I wish yoga class was as easy

I’m not sure, but I believe that I could be a trendsetter. I think these pants are the color Pantone has chosen as the color for 2008.

I finished my yoga pants! These took less than one hour to actually construct. Include the cutting and tracing time, *maybe* two hours. They are so simple. And with the knit I had, I didn’t even bother serging the insides. Quite frankly, I’m not sure I even pressed as I went.

A couple of points if you are considering making these from the November 2007 BWOF (these are #122). First, if you usually need to make a sway back adjustment, these are no different even though they are knit. I made a one inch adjustment in the back and a one inch adjustment in the fold-over waistband.

Second, I made a 38 — my usual size and graded to a 40 at the thigh. If you want a snug fit, you’ll want to size down. They are a bit more wide legged then they appear in the line drawing. I love that, but you may not.

I should say when I last went to yoga two weeks ago, I was DYING. It was super hard and I was miserable for 90 long painful hot, hot yoga minutes. Yoga hard. Yoga pants easy.

Oh, Victoria’s Secret has a similar style for $29. Mine, $12.

Tracing really isn’t that bad

Thank you for the compliments on this weekend’s knit jumper! Party was a lot of fun and the dress was very warm and comfy.

I now realize my goal in life is to turn new people on to Burda World of Fashion. It’s a mighty task that the sewing gods have entrusted me with, but I feel that I am up for it and must rise to the challenge. Why? Because the more you sewists get addicted to BWOF, the less likely it will ever go out of production (unlike Blueprint Magazine which Christina let me know last week was ceasing production. I swear Martha Stewart wants me to fight her.)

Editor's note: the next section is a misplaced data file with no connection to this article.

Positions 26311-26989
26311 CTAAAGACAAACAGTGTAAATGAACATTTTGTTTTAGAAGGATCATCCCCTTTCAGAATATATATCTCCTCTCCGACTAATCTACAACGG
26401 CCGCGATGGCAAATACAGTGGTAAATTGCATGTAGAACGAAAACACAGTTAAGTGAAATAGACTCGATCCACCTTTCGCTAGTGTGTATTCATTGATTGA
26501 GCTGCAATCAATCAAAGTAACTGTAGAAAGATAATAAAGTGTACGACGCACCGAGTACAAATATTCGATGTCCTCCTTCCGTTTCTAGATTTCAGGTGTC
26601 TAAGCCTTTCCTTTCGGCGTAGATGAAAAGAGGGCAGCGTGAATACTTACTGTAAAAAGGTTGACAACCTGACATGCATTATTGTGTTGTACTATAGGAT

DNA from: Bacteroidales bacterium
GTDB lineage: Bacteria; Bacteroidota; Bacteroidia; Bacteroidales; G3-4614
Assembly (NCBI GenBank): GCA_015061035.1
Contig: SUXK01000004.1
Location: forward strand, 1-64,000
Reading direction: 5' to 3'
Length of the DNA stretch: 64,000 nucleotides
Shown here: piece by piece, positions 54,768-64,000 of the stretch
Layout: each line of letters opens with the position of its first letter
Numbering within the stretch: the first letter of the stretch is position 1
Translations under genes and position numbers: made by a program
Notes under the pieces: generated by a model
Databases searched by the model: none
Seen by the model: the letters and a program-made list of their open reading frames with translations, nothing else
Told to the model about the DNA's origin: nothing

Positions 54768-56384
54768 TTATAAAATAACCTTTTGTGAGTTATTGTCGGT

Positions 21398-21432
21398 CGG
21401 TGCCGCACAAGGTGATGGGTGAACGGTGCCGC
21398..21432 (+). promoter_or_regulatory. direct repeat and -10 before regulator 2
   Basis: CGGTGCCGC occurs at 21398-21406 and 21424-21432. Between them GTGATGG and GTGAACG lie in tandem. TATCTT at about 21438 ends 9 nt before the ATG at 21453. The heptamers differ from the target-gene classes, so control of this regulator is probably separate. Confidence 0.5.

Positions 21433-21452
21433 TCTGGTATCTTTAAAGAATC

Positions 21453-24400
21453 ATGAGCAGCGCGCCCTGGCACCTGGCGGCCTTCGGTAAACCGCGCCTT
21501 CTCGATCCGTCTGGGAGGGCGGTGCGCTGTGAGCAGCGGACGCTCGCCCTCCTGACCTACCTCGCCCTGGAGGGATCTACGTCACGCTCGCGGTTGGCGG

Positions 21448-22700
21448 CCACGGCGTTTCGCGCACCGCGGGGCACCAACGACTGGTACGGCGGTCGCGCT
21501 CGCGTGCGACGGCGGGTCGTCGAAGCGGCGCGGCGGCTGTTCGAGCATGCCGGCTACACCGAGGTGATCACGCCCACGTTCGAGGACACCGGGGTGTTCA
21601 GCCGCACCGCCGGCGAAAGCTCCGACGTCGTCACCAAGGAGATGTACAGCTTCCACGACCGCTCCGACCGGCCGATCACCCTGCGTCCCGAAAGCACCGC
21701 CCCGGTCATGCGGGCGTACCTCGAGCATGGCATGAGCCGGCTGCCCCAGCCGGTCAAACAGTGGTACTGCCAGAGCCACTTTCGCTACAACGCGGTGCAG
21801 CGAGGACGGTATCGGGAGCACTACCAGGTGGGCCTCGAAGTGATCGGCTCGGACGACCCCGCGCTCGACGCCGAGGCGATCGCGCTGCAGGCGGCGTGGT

There are two things that seem to turn people off the Burda World of Fashion. The first is the sparse directions and the second is having to trace out the pattern. A good book will help you with the first, but I thought I could show you one of methods I use to trace and add seam allowances.

Over the years I’ve picked up two handy tools. One is this Clover double tracing wheel. I’ve seen it as cheap as $4. The second is a vintage Traum Tracing Wheel (with Seam Guide). *** ETA: When I posted this eBay link there were five Traums for less than $5. It seems that only the $20 one is now available. Hold out for the less expensive one! The first was a Joann purchase, the second came free — stuffed in my sewing machine table!

First, trace your pattern size. I have two traced here because I want to blend the 38 and 40 at the thigh.

Now, I’ll show you how I use the Clover double tracing wheel. After you trace your pattern, pin the pattern to your fabric. Then, follow the seam line with your double tracing wheel. The wheel will put a nicely dotted line along the pattern paper — delivering an easy to follow cutting line. Now, the wheel is adjustable by 1/4 increments. So, the natural seam allowances are 1/4, 1/2, 3/4 and 1 inch. But, I found that a slight bend to one wheel and it easily makes a perfect 5/8 seam allowance.

The second one (comes with an orange or pink handle, in case you are interested) has two lines. One is 1/2 inch the second is 5/8 inch. It’s not quite as accurate or easy to handle as the Clover, but it works well. And, it leaves a ‘stronger’ marking. It was originally intended to mark the seam line on patterns when they weren’t printed.

I know there is a rotary cutter with a seam guide available. But, I still cut with scissors. I just kind of like the way it feels. I will use a rotary cutter for knits sometimes.

This little project is a pair of yoga pants from the November BWOF in an icy pale blue stretch velour (the fabric on the left). I’m not really a Juicy kind of girl, but I fell in love with the color. I might make a matching top over Christmas. We’ll see how I feel about the pants!

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